NEW: Prosecutor: The alleged attempt to bring cash into Italy was "extremely sophisticated"
A Vatican official and two other people have been arrested, the prosecutor says
The 3 arrests are not directly linked to a probe into the Vatican bank, he says
Pope Francis set up a papal commission this week to look at the bank's activities
A Vatican official, a financial broker and a former secret service police officer were arrested Friday on suspicion of corruption over an alleged attempt to smuggle a huge sum of cash into Italy, Rome’s prosecutor said.
The official, Monsignor Nunzio Scarano, works as a financial analyst in the Vatican office that administers Vatican-owned property.
The archdiocese of Salerno, in southern Italy, issued a statement saying media reports identifying him as a bishop there were incorrect.
Prosecutor Nello Rossi told reporters the three suspects could face corruption charges, with Scarano also facing a possible count of defamation.
He stressed that the investigation is ongoing and that money laundering is not among the possible charges based on what investigators have uncovered so far.
The suspects were identified as a result of a larger investigation into the Vatican bank, also known as the Institute for the Works of Religion, Rossi said, but Friday’s arrests are not directly linked to the bank.
The alleged offenses took place while the suspects were “attempting to illegally import from Switzerland large amounts of money in cash, to be considered the result of tax evasion,” he said.
The alleged attempt took place in July 2012 but it was never carried out in full, he said, as the money never left Switzerland and never reached Rome.
Scarano and the two other suspects were trying at first to bring in €40 million ($52.1 million) in cash using a private plane, then the reduced sum of €20 million, he said.
Scarano is suspected of being the intermediary between the broker and former secret service policeman and the people who wanted the cash, he said.
The operation put in place to bring in the money was “extremely sophisticated,” he said, in part because of the secret service officer’s role in the plan.
Investigators are looking at transactions from two accounts Scarano held at the Vatican bank, one a personal account and the other used for donations, he added.
Vatican spokesman the Rev. Federico Lombardi said Scarano had been suspended from his work at the Vatican more than a month ago, as soon as his superiors had been informed that he was under investigation.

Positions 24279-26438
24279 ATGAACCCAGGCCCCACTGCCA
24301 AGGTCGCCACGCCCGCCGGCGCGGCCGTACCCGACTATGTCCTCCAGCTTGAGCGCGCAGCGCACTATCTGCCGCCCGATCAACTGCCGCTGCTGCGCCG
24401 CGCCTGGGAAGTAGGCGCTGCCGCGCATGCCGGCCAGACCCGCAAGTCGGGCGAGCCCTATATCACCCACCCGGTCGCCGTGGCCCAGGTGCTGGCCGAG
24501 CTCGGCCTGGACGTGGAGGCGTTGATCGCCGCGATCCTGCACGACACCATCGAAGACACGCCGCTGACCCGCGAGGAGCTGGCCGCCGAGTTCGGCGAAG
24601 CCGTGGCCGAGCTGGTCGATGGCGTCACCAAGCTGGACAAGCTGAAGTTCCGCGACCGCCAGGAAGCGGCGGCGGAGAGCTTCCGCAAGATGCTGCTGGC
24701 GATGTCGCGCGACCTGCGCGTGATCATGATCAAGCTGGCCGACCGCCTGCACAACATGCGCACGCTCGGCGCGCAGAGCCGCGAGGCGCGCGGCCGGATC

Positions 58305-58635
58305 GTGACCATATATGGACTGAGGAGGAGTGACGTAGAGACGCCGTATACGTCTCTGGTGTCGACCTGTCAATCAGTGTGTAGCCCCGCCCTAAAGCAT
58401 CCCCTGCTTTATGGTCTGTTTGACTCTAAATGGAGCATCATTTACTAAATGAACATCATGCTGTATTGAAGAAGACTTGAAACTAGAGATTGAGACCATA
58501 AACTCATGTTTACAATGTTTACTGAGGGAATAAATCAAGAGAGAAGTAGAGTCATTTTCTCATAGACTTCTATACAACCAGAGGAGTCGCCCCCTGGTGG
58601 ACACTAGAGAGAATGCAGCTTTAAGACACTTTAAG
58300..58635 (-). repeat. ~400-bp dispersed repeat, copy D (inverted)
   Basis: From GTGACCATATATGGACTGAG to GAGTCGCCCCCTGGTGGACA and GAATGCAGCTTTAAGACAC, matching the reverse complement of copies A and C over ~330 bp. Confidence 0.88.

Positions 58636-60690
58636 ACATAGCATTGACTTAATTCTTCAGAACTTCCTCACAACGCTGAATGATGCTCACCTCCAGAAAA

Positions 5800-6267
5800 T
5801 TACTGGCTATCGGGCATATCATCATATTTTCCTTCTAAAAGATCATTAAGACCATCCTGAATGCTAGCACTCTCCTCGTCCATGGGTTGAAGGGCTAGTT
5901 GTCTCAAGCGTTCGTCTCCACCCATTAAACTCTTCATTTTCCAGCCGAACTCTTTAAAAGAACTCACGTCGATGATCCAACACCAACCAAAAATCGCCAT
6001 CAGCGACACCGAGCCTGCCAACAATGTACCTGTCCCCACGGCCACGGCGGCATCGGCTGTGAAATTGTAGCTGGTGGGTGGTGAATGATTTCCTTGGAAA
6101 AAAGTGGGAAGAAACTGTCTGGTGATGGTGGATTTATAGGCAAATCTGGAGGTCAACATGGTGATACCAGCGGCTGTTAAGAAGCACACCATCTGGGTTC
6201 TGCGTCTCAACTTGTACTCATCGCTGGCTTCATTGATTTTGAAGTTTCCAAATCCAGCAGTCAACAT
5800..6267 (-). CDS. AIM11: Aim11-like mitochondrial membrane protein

The Vatican is ready and willing to cooperate with Italian authorities on the investigation when they get in touch, he said.
Rossi has been investigating the Vatican bank’s role and relationship with Italian banks for some years.
The arrests come in the same week that Pope Francis established a papal commission tasked with investigating the activities of the Vatican bank.
The commission, made up of four clerics and a Harvard law professor, will report to the pope with its findings “in view of possible reform,” Lombardi said, according to Vatican Radio.
The Vatican has been plagued by internal power struggles over its murky finances for decades.
On Wednesday, a financial watchdog agency established in 2010 issued its first report on money laundering, in a move to improve financial transparency in the city-state.
The document from the Financial Intelligence Authority shows six reports of “suspicious activity” in the past year, up from just one in 2011. It says the Vatican’s prosecutors are investigating two of those reports for possible criminal activity. It wouldn’t elaborate further.
The Vatican bank is also working to improve transparency, announcing earlier this month that it will launch a website to publish an annual report of its activities.
The bank serves thousands of Catholic charities, religious orders and dioceses around the world, in addition to roughly 500 people living in the tiny city-state. It has some 33,400 accounts and about $8 billion in assets.
CNN’s Hada Messia reported from Rome and Laura Smith-Spark wrote from London. CNN’s Alanna Petroff contributed to this report.